Feedback: David Beattie, Karl Burke, Chris Fite-Wassilak

Karl Burke, Untitled, 2011 with Solid Air, David Beattie in collaboration with Anne Bradley, 2011

Walking on tarmac that stretches in all directions. A one-story box building in the distance, long shadows and a slight stick on the soles from the heat. This is the surface that we are used to walking on. The day before it was a field, damp and squishing beneath the feet, little pools pushing to the surface. Before that, it was wood panels, in an air-conditioned court hall now used for public display, each echoed step sounding like it was shyly trying to be as quiet as it could be.

But this is in another place. In a universe of infinite space, and the finite possibilities of life within that, it is more than likely this is several places. At once. An alternative you, the same, or perhaps slightly different on a distant planet very much like this one. A whole range of alternative selves scattered throughout the cosmos. Not exactly parallel realities, but close enough to empathise, to know the whole range of choices they might have made in their lives.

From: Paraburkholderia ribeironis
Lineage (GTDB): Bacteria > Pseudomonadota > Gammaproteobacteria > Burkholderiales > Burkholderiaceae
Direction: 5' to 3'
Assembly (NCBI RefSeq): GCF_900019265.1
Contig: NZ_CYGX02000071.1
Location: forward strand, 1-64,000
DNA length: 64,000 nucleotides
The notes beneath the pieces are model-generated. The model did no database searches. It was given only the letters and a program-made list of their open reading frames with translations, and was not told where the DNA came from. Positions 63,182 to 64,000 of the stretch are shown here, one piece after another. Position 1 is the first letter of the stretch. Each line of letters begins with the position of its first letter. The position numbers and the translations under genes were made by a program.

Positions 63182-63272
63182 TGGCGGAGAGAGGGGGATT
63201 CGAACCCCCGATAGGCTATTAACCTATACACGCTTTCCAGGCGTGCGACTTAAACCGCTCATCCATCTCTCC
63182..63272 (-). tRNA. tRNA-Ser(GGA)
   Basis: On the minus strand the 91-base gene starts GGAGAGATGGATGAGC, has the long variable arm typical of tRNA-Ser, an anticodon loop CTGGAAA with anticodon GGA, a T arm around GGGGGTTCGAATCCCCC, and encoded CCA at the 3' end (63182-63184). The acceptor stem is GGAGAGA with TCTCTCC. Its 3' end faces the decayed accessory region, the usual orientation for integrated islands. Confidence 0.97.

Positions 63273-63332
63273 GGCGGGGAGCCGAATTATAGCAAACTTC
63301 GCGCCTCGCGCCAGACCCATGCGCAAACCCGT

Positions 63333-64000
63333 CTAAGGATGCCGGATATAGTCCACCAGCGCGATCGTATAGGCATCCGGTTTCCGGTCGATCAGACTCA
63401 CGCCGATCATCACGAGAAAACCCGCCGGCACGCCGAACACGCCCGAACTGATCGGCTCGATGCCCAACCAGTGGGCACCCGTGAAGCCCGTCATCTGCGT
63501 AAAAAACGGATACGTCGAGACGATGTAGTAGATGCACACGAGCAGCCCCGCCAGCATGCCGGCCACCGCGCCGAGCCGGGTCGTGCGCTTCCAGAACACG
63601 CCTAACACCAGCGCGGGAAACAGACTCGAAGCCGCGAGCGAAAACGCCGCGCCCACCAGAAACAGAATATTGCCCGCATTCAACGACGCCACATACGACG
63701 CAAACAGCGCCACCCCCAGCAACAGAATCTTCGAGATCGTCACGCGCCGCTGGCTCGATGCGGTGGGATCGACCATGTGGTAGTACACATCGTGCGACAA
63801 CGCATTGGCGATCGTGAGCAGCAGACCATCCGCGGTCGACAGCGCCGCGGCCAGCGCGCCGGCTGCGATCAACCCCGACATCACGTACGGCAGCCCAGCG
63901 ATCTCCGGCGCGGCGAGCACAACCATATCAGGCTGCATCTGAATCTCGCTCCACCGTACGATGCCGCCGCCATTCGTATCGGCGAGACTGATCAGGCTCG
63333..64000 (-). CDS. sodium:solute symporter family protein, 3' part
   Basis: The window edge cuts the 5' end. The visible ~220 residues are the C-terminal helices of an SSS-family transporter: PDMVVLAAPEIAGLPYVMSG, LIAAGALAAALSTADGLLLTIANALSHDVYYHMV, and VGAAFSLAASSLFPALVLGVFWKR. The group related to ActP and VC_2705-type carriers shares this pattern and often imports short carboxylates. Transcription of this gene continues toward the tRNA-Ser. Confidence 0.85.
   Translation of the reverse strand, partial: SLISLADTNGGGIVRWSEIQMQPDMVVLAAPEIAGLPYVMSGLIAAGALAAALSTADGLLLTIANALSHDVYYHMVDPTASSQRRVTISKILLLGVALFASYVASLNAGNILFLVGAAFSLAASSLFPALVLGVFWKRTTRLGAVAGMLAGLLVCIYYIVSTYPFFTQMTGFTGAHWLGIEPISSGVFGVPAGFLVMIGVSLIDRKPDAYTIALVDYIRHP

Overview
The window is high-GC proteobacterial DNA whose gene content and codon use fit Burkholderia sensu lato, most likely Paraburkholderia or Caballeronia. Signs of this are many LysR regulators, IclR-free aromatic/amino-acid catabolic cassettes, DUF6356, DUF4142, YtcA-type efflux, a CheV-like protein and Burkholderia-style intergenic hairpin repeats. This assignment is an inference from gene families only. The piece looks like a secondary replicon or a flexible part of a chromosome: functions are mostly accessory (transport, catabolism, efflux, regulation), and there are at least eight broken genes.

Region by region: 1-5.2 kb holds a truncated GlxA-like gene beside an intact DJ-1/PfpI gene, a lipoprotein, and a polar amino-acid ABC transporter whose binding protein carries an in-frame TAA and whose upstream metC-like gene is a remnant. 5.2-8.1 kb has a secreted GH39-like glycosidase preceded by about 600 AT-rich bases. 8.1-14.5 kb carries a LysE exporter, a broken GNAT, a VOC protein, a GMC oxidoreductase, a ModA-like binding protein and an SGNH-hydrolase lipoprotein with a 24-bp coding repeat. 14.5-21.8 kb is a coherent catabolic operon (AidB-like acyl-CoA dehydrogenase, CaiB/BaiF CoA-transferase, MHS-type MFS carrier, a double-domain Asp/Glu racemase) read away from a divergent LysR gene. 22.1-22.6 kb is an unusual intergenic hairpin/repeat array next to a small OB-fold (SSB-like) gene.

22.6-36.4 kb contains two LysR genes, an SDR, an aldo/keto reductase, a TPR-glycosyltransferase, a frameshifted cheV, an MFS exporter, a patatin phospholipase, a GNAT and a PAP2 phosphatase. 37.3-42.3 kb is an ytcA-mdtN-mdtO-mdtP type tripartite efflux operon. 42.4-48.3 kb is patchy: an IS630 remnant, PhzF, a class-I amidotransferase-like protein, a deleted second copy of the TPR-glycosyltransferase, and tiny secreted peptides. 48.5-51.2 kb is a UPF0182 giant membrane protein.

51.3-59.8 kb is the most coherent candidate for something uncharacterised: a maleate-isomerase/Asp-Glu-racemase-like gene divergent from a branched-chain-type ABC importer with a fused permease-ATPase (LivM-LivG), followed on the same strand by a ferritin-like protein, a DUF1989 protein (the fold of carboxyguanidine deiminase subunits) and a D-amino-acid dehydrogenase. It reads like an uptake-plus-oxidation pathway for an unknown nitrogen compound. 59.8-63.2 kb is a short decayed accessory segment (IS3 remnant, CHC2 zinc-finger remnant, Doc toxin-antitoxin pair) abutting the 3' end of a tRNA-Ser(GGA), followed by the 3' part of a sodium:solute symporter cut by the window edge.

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Conversations overheard in the post-readymade parlour

A FLOOR MAT MADE OF INTERWOVEN PINK AND YELLOW CABLE TIES \ The e-mergence of niche audiences and subsumption of former subcultures make speaking of a ‘contemporary neo-avant garde’ seem like just another tree house club with flimsy laminated membership cards.  Awkward too is talking of ‘redemption’ and ‘rehabilitation’, as if swanning about with a magic ‘gallery wand’, tapping hosepipes, garden pots and spades to pop them both literally and metaphorically on a pedestal. But gratefully absent from the stilted conversation are words like commonplace, mundane, humble, familiar, ordinary, workaday, discrete, banal, and lumpen. \ The den of the post-readymade (after this, ‘PR’) is where factory objects reacquaint themselves to manipulation and elasticity, where industrial processes are folded into a prism of subjective touches. \ The PR, necessarily, hovers unsteadily between times.  It is retro, it is past it, nostalgic and yearning.  It is bored.  But it’s also childish, excited, loaded, schizophrenic, looking towards something.

A SIAMESE EGG-SHAPED MASS OF DUST BUNNIES AND BELLY BUTTON LINT ON THE COFFEE TABLE \ There’s an odd balance achieved in what looks like a careless, taken-for-granted vacuuming up and grasping at whatever surrounds it, a promiscuity that is actually nuanced, experienced.  The use of materials is a careful statement of a palette of influence, a site of comment. \ This is tired, maybe impatient, with the re-looking and re-appreciation of the object- the thing-in-itself has already been released, or at least we can’t presume ourselves to try and release it, so we might as well see if another in-itself altogether can emerge somehow.  Beyond sense, an unformed language and nascent critique.

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